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Meera Syal and Sanjeev Bhaskar - BAFTA - fundraising gala dinner & auction held at BAFTA Piccadilly, Arrivals. - London, United Kingdom - Thursday 5th February 2015

Meera Syal and Sanjeev Bhaskar

Janet Suzman Plays Down "Theatre Is White Invention" Comments


Janet Suzman Sanjeev Bhaskar

Dame Janet Suzman, the 74-year-old actress who was quoted in The Guardian as saying theatre was in the DNA of white people but not others, has moved to play down the remarks. Dame Janet told the BBC that her comments were exaggerated and that the ethnicity of stage actors "doesn't matter."

Janet SuzmanJanet Suzman suggested that theatre was in "white DNA"

Originally, the Shakespearean actor was responding to Meera Syal's appeal to the theatre industry to cater for more Asian audiences.

Continue reading: Janet Suzman Plays Down "Theatre Is White Invention" Comments

The Zero Theorem - Trailer And Feaurette


In a flamboyant, futuristic universe, Qohen Leth works as a computer hacker desperate to uncover the meaning of life. He appears to suffer from a range of conflicting phobias and his eccentricity forces him to stand out to the formidable Management who enlist him to try and crack the most fundamental formula of mankind history, the Zero Theorem. Meanwhile, he is waiting desperately for an important phone call that will reveal to him the purpose of human existence. But as he absorbs himself deeply with his own work at the dilapidated chapel he calls home, he finds himself repeatedly distracted by Management's teenager son Bob and a stunning blonde seductress named Bainsley who was specifically hired by the dictatorial authority. Qohen's sanity is frequently tested as it becomes more and more clear that the Zero Theorem is trying to tell him that all is for nothing.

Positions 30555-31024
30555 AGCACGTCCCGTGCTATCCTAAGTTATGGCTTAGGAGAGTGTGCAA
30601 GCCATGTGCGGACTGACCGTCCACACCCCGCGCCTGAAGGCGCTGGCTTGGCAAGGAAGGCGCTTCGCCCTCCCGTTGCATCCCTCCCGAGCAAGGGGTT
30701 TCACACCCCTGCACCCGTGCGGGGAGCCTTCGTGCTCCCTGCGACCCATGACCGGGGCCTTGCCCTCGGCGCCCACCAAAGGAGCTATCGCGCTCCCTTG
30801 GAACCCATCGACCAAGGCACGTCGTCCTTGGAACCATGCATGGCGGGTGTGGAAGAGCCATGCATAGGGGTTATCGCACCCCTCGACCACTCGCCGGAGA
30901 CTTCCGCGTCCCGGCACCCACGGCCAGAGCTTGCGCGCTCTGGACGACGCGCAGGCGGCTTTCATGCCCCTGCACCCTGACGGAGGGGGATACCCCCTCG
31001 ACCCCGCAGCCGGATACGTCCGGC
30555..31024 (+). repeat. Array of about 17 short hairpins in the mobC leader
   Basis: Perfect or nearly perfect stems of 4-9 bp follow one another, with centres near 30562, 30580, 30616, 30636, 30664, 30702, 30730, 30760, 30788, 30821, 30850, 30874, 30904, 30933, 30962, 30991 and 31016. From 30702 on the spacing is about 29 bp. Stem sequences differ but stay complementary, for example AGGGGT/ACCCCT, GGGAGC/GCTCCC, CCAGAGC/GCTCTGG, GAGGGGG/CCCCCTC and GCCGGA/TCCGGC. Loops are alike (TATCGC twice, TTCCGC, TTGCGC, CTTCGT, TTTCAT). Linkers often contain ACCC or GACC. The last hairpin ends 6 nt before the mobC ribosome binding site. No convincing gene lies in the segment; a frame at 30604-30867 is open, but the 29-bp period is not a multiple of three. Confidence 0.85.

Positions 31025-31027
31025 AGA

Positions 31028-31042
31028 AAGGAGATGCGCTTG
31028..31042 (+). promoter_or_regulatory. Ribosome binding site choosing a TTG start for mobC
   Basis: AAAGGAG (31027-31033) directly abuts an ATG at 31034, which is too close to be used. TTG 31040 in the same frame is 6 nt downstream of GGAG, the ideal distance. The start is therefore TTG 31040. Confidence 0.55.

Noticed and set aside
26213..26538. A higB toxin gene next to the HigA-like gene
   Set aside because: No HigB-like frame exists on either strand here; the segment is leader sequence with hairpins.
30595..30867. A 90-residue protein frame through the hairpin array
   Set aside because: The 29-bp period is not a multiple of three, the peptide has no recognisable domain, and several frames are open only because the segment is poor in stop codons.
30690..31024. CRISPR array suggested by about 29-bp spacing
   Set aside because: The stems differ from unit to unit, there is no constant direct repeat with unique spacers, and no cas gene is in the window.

'The Zero Theorem' is a vibrant sci-fi drama set in an almost Orwellian dystopian future. It has been directed by the Oscar nominated Terry Gilliam ('Twelve Monkeys', 'Brazil', 'Monty Python and the Holy Grail') and written by Pat Rushin ('No Ordinary Sun' short) in his full-length screenplay debut. It has already caused a stir having won the Future Film Festival Digital Award at the Venice Film Festival and it is set to be released in the UK on March 14th 2014.

Click here to read - The Zero Theorem Movie Review

Sanjeev Bhaskar - 'The Wolverine' U.K. film premiere held at the Empire Leicester Aquare - Arrivals - London, United Kingdom - Tuesday 16th July 2013

Sanjeev Bhaskar

Meera Sya and Sanjeev Bhaskar - The Arqiva British Academy Television Awards held at the Royal Festival Hall - Arrivals - London, United Kingdom - Sunday 12th May 2013

Meera Sya and Sanjeev Bhaskar
Meera Syal and Sanjeev Bhaskar
Meera Syal and Sanjeev Bhaskar
Meera Syal and Sanjeev Bhaskar
Meera Syal and Sanjeev Bhaskar
Meera Syal and Sanjeev Bhaskar

Sanjeev Bhaskar and Andrea Riseborough - Sunday 5th December 2010 at Old Billingsgate The British Independent Film Awards held at the Old Billingsgate Market - Arrivals. London, England

Sanjeev Bhaskar and Andrea Riseborough

Jackboots On Whitehall Review


Very Good
Like a British variation on Team America, this loudly hilarious wartime romp pushes its parallel-reality scenario in some very funny directions, although it perhaps relies too much on postmodern pop-culture references. Even so, it keeps us chuckling.